Bacterial extracellular vesicles reduce inflammation in neutrophilic asthma

Micrococcus luteus-derived bacterial extracellular vesicles (MIEVs) inhibited airway inflammation in patients with neutrophilic asthma, Korean researchers said. Micrococcus luteus is a commensal bacterium commonly found in the skin, mouth, nose, and upper respiratory tract.

The research team, led by Professor Park Hae-sim at the Department of Allergy and Clinical Immunology of Ajou University Hospital and MD Healthcare CEO Kim Yoon-keun, said on Wednesday that their study confirmed MIEVs’ inhibitory effect on airway inflammation in  patients with neutrophilic asthma.

The research team divided asthma patients into 10 with eosinophilic asthma and another 10 with  neutrophilic asthma. Then, they measured IgG4 specific to MIEVs in serum from each patient group and analyzed its association with lung function.

The results showed that the neutrophilic asthma patient group demonstrated low levels of MIEV-specific IgG4, which were associated with lower lung function. IgG4 is a specific indicator for long-term and repeated exposure to external antigens. The study found that patients with neutrophilic asthma were exposed to fewer MIEVs than those with eosinophilic asthma.

Based on these findings, the research team conducted an animal study. In the asthmatic mice model, intranasally injected MIEVs markedly reduced airway inflammation and resistance. The research team also confirmed that MIEVs regulated miRNA (micro RNA) that suppresses the activation of immune cells involved in the exacerbation of neutrophilic asthma.

In particular, MIEVs inhibited the NLR)3 inflammasome of monocytes by regulating hsa-miR-4517, present in airway epithelial cells, thereby lowering the secretion of IL-1β and the production of IL-17 in type 3 innate lymphocytes. In eosinophilic asthma, previously known as allergic asthma, its pathological mechanism and several biological agents have been identified. However, patients with neutrophilic asthma do not respond well to general asthma treatments, including steroids.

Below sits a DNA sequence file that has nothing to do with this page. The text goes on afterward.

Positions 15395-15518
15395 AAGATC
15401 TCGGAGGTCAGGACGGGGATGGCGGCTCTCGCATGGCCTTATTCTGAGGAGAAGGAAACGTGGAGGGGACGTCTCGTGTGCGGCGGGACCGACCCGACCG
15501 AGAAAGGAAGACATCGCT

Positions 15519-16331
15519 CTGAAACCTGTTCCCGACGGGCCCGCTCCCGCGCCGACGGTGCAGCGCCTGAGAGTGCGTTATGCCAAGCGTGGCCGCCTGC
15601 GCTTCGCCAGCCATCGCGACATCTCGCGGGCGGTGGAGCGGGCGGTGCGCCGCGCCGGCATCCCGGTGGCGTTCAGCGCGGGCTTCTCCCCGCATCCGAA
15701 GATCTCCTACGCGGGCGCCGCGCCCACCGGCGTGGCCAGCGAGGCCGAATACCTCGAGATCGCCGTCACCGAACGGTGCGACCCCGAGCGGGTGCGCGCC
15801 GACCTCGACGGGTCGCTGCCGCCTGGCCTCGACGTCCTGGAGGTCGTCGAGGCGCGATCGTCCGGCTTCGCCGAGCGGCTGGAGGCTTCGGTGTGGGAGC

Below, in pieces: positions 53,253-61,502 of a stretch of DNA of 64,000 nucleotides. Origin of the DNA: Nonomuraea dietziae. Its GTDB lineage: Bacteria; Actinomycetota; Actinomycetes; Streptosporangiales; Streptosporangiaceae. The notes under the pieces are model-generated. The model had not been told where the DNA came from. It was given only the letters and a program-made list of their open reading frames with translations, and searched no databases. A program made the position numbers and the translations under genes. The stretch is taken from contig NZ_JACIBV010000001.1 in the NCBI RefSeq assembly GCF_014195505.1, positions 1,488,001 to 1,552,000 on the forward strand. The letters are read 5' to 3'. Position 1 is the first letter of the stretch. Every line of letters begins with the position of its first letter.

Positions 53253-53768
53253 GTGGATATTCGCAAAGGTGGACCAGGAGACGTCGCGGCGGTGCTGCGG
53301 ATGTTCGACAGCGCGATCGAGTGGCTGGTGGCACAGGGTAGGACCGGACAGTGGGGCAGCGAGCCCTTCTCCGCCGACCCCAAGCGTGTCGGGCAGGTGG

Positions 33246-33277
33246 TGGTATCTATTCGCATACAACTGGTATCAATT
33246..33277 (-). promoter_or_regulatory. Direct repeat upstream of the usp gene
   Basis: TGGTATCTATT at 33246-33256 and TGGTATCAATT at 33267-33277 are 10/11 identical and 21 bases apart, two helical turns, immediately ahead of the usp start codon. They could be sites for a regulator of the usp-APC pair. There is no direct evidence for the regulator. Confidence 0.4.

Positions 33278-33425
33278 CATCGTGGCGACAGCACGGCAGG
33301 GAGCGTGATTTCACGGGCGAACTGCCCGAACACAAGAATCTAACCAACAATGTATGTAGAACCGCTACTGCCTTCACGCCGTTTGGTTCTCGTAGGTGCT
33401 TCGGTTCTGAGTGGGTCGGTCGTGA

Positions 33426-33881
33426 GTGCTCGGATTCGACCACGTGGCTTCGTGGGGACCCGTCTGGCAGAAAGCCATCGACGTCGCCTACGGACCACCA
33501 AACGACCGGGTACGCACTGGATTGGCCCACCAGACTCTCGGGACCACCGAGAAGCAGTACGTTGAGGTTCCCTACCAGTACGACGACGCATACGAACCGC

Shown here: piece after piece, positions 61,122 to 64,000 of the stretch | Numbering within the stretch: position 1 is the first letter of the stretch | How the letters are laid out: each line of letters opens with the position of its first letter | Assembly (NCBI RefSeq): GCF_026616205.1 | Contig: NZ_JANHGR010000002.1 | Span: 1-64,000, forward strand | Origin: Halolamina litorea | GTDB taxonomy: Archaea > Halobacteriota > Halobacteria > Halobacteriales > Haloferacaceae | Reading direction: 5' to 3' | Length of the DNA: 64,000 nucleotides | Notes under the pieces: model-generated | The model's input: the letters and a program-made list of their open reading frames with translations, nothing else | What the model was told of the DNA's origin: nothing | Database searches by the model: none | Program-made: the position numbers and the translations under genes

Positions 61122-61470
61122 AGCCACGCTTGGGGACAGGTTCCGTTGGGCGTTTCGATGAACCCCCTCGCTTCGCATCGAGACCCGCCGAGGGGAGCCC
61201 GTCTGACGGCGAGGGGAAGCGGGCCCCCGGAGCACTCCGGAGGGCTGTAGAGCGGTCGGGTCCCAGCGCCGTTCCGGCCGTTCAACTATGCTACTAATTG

Association between miRNAs in plasma and inflammatory status in asthmatic patients

Fig. 6

a Expression of miRNAs in the plasma of asthmatic patients compared to HCs. b Levels of IL-22 in plasma in comparison between patients with EA and those with NA. Data are represented as the means ± SDs. P values were obtained by Student’s t-test. c Correlation between miRNA expression and IL-22 levels. Data are presented as the Pearson correlation coefficient r (P value). d Gating strategy of ILC isolation. e Expression of GATA-3, ROR-γt, and IL-22 in ILCs. f IL-22 levels released from ILCs treated with or without MlEVs in the presence of monocytes. Data are represented as the means ± SDs. P values were obtained by Student’s t test. g Schematic of MlEVs inhibiting airway inflammation. ILC innate lymphoid cell, GATA3 GATA-binding protein 3, Mo monocyte.

However, as the incidence of neurophilic asthma has been steadily rising in Korea, the need for introducing a new immunomodulator has increased. With the development of metagenomics analysis technology, it has been revealed that the human microbiome can prevent or control the exacerbation of asthma. The latest study is meaningful because it identified the anti-inflammatory effect of MIEVs in asthma and their potential as a new therapeutic agent, the research team said.

Professor Park, who is the corresponding author, expected that MIEVs could be used in combination with existing treatments as a selective immunomodulator to maximize the therapeutic effect in asthma.

Source – Korea Biomedical Review

Sim S, Lee DH, Kim KS, Park HJ, Kim YK, Choi Y, Park HS. (2023) Micrococcus luteus-derived extracellular vesicles attenuate neutrophilic asthma by regulating miRNAs in airway epithelial cells. Exp Mol Med 55(1):196-204. [article]

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